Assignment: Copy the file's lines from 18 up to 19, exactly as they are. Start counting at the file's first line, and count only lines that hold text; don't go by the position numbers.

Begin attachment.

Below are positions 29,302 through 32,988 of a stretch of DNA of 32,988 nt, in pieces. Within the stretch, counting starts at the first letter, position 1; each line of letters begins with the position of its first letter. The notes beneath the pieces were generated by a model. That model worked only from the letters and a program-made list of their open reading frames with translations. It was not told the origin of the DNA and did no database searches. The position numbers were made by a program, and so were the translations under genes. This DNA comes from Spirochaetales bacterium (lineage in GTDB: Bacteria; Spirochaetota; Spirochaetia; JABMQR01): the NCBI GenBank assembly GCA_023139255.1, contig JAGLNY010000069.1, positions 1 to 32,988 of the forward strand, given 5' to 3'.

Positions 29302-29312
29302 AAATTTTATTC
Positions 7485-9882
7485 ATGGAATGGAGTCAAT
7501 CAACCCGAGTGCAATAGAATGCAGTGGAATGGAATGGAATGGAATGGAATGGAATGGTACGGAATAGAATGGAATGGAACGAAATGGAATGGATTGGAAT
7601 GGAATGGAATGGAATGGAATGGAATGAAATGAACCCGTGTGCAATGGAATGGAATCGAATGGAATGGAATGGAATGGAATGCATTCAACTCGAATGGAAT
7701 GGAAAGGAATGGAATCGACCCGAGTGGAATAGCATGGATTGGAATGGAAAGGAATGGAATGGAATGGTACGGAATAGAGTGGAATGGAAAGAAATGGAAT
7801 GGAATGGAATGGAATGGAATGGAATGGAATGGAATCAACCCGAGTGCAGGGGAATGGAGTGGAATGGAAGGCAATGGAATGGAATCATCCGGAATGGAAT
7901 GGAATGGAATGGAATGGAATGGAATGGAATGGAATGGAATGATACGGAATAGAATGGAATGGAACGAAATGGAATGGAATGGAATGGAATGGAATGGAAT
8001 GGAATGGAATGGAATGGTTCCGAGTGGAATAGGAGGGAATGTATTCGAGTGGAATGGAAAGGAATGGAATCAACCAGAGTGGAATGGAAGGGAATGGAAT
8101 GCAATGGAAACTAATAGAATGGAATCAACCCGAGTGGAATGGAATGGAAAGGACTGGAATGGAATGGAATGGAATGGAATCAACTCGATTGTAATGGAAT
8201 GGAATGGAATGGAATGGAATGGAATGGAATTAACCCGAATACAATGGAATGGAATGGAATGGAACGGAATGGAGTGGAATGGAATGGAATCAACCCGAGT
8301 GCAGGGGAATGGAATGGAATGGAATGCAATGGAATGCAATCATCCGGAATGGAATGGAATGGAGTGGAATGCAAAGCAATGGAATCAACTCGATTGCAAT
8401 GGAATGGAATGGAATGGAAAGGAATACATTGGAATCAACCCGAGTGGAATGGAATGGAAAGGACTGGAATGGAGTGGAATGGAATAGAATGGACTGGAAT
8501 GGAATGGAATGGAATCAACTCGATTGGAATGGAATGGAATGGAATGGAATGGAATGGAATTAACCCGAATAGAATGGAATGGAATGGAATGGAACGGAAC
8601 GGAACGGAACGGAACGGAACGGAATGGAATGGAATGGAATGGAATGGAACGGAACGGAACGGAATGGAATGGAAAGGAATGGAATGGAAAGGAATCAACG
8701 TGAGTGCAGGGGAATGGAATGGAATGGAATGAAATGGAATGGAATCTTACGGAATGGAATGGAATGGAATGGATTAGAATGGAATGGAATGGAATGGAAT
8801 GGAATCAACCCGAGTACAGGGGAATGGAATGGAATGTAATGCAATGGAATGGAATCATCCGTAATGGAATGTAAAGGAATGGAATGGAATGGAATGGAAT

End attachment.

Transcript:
8701 TGAGTGCAGGGGAATGGAATGGAATGGAATGAAATGGAATGGAATCTTACGGAATGGAATGGAATGGAATGGATTAGAATGGAATGGAATGGAATGGAAT
8801 GGAATCAACCCGAGTACAGGGGAATGGAATGGAATGTAATGCAATGGAATGGAATCATCCGTAATGGAATGTAAAGGAATGGAATGGAATGGAATGGAAT